One of the significant benefits of music therapy for OUD is its ability to address emotional and psychological challenges that often accompany addiction. Composing or listening to music can evoke powerful emotions and memories. This can help people express themselves in ways that may be difficult through traditional verbal communication.

Animal-Assisted Therapy

Animal-Assisted Therapy involves the presence of trained animals, such as dogs, cats, horses, or even smaller animals like rabbits, in therapeutic settings. The goal is to facilitate positive changes in an individual's emotional, social, and cognitive functioning.

Animals are great at helping people stay calm and feel safe. This is why animals therapies hold significant promise as a complementary approach for individuals with opioid use disorder by providing emotional support, reducing stress, and fostering social connections.

Therapy animals can enhance the overall well-being and recovery journey of those struggling with OUD.

Neurofeedback Therapy

Neurofeedback is a promising approach to treating opioid use disorder (OUD). OUD is a chronic condition characterized by compulsive opioid use despite harmful consequences.

Neurofeedback therapy utilizes real-time monitoring of brain activity through electroencephalography (EEG) or functional magnetic resonance imaging (fMRI) to help individuals learn self-regulation of their brain function.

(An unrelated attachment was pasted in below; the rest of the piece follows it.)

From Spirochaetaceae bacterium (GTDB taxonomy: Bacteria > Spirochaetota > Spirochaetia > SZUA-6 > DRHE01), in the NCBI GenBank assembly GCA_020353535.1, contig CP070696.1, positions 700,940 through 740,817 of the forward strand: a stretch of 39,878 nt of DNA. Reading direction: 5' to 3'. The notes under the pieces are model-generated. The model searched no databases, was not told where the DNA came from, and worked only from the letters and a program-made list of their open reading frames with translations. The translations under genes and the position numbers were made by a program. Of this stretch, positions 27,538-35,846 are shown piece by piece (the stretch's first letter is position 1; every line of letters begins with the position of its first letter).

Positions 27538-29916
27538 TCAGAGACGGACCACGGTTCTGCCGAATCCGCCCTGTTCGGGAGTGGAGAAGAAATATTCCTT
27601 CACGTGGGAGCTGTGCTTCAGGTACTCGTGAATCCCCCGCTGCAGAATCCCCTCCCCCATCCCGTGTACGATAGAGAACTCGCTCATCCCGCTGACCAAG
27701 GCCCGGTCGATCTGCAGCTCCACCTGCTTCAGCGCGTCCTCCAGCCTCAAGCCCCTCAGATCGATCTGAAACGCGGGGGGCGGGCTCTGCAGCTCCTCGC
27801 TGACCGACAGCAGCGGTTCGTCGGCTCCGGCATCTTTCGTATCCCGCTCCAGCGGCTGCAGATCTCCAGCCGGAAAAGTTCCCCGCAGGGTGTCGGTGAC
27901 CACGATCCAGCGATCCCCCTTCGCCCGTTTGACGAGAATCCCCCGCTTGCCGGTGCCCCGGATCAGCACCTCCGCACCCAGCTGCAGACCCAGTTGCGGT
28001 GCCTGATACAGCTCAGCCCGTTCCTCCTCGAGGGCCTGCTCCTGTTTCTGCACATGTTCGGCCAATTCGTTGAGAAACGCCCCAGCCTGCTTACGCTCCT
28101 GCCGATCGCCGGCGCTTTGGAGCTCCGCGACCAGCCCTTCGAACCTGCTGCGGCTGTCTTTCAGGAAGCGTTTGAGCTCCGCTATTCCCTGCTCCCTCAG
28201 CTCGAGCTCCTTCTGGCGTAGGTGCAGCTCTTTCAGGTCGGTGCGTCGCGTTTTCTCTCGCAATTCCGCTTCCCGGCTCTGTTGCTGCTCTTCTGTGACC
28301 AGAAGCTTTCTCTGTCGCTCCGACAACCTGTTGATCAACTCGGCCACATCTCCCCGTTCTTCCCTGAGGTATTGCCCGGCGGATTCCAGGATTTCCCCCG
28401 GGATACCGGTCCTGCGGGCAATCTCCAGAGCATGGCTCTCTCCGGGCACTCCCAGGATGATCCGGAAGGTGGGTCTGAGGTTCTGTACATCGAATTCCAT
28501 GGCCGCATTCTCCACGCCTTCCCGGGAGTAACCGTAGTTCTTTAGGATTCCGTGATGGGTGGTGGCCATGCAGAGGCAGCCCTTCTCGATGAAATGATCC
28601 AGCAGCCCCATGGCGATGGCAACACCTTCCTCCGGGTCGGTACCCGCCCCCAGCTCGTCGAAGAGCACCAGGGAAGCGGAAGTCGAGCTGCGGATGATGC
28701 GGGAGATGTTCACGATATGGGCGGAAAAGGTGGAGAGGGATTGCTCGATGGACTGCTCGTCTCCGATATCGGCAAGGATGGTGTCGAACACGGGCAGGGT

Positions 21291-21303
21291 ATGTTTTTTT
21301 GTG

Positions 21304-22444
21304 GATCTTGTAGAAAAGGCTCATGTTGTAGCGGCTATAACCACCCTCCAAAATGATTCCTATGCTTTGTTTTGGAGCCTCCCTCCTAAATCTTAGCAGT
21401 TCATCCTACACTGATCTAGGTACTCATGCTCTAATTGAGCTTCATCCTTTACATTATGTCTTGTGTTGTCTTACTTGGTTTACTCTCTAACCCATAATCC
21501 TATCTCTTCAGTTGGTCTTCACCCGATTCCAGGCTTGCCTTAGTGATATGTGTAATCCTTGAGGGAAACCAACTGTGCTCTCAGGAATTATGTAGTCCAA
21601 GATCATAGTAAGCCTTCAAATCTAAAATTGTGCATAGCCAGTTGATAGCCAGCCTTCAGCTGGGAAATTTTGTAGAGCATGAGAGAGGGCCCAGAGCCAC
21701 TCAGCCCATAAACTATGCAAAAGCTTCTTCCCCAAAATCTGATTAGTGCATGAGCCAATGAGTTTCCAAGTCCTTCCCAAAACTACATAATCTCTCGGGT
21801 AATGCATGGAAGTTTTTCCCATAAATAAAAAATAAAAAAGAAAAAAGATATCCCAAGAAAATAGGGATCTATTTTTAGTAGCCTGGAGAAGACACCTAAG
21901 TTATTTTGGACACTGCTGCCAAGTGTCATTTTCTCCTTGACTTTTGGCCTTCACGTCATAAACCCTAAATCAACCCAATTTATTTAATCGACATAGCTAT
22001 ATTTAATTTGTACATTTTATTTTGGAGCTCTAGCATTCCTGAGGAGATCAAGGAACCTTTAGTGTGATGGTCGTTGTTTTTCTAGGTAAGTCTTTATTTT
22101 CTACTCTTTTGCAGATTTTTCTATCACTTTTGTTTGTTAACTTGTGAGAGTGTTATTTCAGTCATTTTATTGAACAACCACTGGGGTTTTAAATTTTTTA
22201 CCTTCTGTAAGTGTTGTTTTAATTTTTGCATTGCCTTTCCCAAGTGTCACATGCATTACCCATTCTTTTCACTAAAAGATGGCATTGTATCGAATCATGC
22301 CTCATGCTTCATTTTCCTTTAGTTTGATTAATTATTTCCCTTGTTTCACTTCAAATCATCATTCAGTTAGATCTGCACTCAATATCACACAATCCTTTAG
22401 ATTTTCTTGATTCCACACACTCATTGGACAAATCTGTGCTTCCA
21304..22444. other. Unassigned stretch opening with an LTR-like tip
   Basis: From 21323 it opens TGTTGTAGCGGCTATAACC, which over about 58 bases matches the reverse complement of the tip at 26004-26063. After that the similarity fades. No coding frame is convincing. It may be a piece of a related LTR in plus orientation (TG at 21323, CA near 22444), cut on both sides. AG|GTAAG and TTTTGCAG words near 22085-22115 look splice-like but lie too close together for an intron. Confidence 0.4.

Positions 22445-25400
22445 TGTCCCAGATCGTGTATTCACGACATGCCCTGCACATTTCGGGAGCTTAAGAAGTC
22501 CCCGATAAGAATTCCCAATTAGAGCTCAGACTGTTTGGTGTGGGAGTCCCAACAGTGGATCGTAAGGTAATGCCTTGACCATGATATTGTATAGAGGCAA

By providing immediate feedback, clients can gain insight into their brain patterns and develop better control over their physiological and psychological responses to stressors and cravings associated with opioid addiction.

The effectiveness of neurofeedback for opioid use disorder lies in its ability to target the underlying neural mechanisms that contribute to addictive behaviors.

More research is needed to understand neurofeedback's long-term benefits and limitations for OUD fully. Nevertheless, by tapping into the brain's potential for self-regulation, neurofeedback therapy offers a novel and potentially transformative approach to the fight against opioid addiction.

Expressive Therapy

Expressive therapy has emerged as a valuable approach for addressing opioid use disorder (OUD), providing a unique way to explore the emotional complexities that underlie addiction. Opioid addiction often involves underlying psychological issues, unresolved traumas, and emotional distress.

Through various creative mediums such as art, music, dance, drama, and writing, self-expression allows individuals to process their emotions

This process can lead to increased self-awareness, emotional release, and a deeper understanding of the root causes of addiction. Expressive therapy for individuals with OUD can help them develop healthier coping mechanisms, confront their traumas, and gain essential insights for long-term recovery.

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Mark G
Mark Gladden brings both personal and professional experience to his role as co-founder of Present Moments Recovery. Now in long-term recovery himself after struggling with addiction for years, Mark understands firsthand the challenges men face in achieving and maintaining sobriety. It was this insight, combined with a desire to help others, that led Mark to establish Present Moments Recovery.